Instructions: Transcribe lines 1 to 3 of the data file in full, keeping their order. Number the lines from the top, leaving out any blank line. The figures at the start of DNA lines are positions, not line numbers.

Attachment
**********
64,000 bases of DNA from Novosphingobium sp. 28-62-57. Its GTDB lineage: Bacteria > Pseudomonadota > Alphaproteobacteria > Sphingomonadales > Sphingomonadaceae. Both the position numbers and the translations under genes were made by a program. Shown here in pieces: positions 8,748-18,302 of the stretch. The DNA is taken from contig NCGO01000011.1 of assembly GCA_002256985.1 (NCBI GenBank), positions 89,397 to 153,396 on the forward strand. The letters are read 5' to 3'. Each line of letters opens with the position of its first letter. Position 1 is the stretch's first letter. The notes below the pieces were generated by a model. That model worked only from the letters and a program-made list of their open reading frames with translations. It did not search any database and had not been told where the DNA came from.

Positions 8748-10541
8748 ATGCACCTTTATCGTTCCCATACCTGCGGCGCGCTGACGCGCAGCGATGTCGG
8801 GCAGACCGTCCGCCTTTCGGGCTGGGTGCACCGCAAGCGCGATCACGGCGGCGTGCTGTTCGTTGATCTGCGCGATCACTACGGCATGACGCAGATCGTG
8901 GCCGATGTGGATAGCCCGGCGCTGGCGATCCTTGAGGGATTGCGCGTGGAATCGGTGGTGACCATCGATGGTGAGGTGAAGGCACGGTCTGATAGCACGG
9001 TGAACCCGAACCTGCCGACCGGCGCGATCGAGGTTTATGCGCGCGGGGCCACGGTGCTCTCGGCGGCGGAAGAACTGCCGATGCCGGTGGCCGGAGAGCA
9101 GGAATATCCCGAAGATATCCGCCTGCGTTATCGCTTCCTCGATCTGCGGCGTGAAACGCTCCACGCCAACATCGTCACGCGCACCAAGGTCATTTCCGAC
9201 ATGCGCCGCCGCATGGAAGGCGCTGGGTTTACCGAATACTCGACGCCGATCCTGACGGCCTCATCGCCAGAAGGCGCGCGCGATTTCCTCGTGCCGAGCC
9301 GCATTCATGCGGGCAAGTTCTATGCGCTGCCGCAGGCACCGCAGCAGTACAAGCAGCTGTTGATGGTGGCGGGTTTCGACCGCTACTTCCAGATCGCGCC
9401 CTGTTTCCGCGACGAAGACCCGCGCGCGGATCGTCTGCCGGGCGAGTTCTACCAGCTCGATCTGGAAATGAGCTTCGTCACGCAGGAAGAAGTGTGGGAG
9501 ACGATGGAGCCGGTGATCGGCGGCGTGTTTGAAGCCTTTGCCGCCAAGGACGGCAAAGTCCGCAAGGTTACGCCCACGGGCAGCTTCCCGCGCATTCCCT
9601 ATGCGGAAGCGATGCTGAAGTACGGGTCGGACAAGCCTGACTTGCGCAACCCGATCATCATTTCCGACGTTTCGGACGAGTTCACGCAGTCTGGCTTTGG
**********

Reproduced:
64,000 bases of DNA from Novosphingobium sp. 28-62-57. Its GTDB lineage: Bacteria > Pseudomonadota > Alphaproteobacteria > Sphingomonadales > Sphingomonadaceae. Both the position numbers and the translations under genes were made by a program. Shown here in pieces: positions 8,748-18,302 of the stretch. The DNA is taken from contig NCGO01000011.1 of assembly GCA_002256985.1 (NCBI GenBank), positions 89,397 to 153,396 on the forward strand. The letters are read 5' to 3'. Each line of letters opens with the position of its first letter. Position 1 is the stretch's first letter. The notes below the pieces were generated by a model. That model worked only from the letters and a program-made list of their open reading frames with translations. It did not search any database and had not been told where the DNA came from.

Positions 8748-10541
8748 ATGCACCTTTATCGTTCCCATACCTGCGGCGCGCTGACGCGCAGCGATGTCGG